Tuesday, October 20, 2015

Taking Myself On A Trip

Made it past the anniversary without causing a huge commotion.  I sidled around it pretty handily, and managed to effect the non-celebration I thought appropriate without tipping my  hand to the husband and starting a "discussion."   I've had it with discussions, at least for the time being.  They don't seem to get us anywhere...and I'm pretty sure he doesn't really hear what I have to say, so what's the point?

MY anniversary present to myself is going to be to take some of my hard-earned Scandi money to the beach and spend it on me.  I'm checking into what I hope will be a cozy little cabin in the woods on Saturday evening...all by myself.  It's not that we didn't get any vacation time this summer...but everyone else's vacations did not really qualify as R & R for me.  My need for solitude kept getting me into trouble.  In fact, it was during one of those very vacations, when I was icily informed that I needed to "clean up my act," that I was smacked in the face with the clear vision of the reality of my relationship with the husband.  And since then, I have craved time away where I could do anything I wanted/needed to do without pissing anybody off or getting into trouble.  So, this I am doing next week. 

It occurred to me, today, that I might treat this as a spiritual retreat.  I have gone away with that intention before, only to drop it like a hot rock the minute I was alone and spend the time, instead, in glorious self-indulgence.  But I have had a few clarifying thoughts about my marriage in the past few days, and I think perhaps I need to do some individual spiritual work on the issues if I want any chance of being happy--or at least, not unhappy, and feeling like I want to crawl out of my skin--within the boundaries of my lifetime commitment to...whatever it is. 

For example, the concept of "forgiveness" has begun to play around the recesses of my mind.  This has been a pivotal issue in our inability to mend our fences and go forward.  I finally realized, and he admitted as much, that he has not forgiven me for the things I did and said as the sleep-deprived, overmatched, going-down-for-the-third-time monster I had become during the cafe years.  I have apologized over and over again, taken the blame...tried sincerely to "man up" to my part in the destruction of our relationship.  And yet...here we are.

But I realized two things:  1.)  I apologized.  But I never actually asked for forgiveness.  Is saying, "I'm sorry" enough?  Is the request for forgiveness understood if the question is never asked?  And 2.)  Have I forgiven him?  I know the answer to that one:  No, I have not.  This is complicated by the fact that he has never apologized.  Not for his part of the cafe craziness, nor for things he has said since that have rocked my world and hurt me so deeply I did not know what to do with myself.  He doesn't say he's sorry.  When I finally break into little pieces and tell  him how much he has hurt me, his response is usually something to the effect that it is my fault that he has done or said this hurtful thing.  "If  you weren't so (blank) I would never have done (blank.)"   He makes it very clear that I bring unhappiness down on my own head, and he is only peripherally responsible for any of it.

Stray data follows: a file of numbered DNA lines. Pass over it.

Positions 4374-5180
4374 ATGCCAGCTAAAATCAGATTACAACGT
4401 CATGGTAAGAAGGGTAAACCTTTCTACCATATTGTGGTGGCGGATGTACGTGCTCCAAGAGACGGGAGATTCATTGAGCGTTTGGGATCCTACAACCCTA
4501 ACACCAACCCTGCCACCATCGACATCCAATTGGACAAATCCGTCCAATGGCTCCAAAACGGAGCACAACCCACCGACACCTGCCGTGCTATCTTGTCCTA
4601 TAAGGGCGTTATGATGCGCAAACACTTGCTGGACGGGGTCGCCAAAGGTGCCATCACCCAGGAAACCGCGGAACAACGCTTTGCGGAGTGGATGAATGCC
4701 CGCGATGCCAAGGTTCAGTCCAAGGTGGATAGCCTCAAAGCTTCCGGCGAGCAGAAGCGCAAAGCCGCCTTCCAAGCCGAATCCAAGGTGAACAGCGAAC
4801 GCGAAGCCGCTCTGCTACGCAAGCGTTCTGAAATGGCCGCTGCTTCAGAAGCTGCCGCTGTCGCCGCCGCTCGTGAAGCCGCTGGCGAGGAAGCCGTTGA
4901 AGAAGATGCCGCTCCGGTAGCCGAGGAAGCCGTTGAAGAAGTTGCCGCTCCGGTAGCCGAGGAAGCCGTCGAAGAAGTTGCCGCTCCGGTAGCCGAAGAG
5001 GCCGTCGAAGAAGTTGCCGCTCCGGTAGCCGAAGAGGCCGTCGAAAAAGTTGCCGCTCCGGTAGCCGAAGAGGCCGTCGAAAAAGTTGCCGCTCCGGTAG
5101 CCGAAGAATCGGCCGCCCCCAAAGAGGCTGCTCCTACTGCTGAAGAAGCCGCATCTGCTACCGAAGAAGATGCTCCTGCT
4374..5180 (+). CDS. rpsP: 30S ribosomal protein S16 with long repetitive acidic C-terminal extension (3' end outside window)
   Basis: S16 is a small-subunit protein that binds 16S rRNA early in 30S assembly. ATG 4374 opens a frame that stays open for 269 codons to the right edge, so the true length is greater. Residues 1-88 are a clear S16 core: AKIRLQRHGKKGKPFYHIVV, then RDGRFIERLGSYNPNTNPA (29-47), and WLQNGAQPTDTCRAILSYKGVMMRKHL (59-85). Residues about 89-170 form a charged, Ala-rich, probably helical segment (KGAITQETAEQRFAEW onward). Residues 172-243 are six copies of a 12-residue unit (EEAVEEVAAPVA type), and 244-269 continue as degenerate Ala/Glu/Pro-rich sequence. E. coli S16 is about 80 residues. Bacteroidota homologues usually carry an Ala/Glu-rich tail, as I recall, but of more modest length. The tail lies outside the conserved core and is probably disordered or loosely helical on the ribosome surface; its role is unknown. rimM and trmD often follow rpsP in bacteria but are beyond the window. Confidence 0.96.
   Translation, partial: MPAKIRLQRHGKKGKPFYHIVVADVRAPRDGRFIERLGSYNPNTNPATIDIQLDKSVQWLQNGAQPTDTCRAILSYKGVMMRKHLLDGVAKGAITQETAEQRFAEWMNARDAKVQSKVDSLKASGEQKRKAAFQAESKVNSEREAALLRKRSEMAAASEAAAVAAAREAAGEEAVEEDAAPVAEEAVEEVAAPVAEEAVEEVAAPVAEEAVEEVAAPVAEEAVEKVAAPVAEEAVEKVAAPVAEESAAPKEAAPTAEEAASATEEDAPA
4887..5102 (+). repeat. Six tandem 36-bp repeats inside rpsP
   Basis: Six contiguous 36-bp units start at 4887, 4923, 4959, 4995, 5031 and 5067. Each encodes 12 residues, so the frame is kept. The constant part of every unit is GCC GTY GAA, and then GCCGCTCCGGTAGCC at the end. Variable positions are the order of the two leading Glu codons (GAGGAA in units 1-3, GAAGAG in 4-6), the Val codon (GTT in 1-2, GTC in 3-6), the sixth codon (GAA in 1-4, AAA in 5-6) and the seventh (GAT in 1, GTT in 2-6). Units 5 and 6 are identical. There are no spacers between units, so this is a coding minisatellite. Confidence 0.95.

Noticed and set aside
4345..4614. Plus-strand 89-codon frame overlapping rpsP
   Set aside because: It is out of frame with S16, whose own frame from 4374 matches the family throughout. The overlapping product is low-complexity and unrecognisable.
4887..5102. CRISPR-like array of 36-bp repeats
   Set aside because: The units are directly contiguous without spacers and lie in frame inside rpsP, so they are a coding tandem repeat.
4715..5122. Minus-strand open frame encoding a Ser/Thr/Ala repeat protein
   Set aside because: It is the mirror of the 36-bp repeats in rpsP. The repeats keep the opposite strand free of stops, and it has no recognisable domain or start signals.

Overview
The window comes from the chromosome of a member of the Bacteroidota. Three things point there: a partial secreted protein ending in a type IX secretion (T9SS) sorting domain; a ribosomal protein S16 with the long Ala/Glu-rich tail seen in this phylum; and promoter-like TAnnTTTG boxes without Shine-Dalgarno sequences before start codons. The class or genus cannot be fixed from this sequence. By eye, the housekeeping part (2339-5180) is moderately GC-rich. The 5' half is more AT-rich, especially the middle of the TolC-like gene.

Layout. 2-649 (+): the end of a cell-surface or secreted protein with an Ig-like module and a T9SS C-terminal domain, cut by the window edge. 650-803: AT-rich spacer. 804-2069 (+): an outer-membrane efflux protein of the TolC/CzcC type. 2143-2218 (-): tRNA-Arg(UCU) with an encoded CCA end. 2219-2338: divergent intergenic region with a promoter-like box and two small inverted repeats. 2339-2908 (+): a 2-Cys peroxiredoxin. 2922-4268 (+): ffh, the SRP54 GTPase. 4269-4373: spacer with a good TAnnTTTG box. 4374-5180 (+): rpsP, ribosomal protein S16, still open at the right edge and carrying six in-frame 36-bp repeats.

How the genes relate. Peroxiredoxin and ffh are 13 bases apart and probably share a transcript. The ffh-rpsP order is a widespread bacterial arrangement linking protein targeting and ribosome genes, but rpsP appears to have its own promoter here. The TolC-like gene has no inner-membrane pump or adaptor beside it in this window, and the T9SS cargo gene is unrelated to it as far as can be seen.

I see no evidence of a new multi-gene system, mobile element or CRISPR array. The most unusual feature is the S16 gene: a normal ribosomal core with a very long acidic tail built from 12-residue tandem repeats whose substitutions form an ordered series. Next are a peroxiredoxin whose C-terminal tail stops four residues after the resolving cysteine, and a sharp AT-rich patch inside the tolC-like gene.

Still, I understand that I can't cry and moan that he won't forgive me, if I can't find it in my heart to forgive him.  There can be no weights and measures brought into the picture.  Either there is forgiveness, or there isn't.  A difficult, difficult realization to come to.  And more difficult, still, to put into action.  In fact, I'm not sure I can do it.  But if I don't, I know I'll be condemning our marriage to be forever "less than..."  Less than either of us started out hoping it would be, I'm convinced. 

I also have given some thought to how my present condition of social isolation is coloring my expectations of our relationship.  If he is the only live human being (as compared to ethereal connections) with whom I interact all day, most days, that puts an awful lot of pressure on the interaction.  It really isn't fair to expect one person--life partner or not--to bear the burden of being another person's entire community.  And I honestly don't know how to address that situation, either.  Certainly, going away by myself takes some of the day in, day out burden off of him.  But it does nothing to cure my isolation; it merely takes away my one connection and leaves me with...me, myself and I.  Perhaps that can be a good thing, if I use the time to do some productive thinking, and maybe planning. 

On the other hand, it almost feels like a golden opportunity for me to sink deeper inside my own head.  But I really can't let that happen.

Charlie Brown, you're the only person I know that can take a happy thing like a week at the beach to do anything you want, and turn it into a problem.  ;)               

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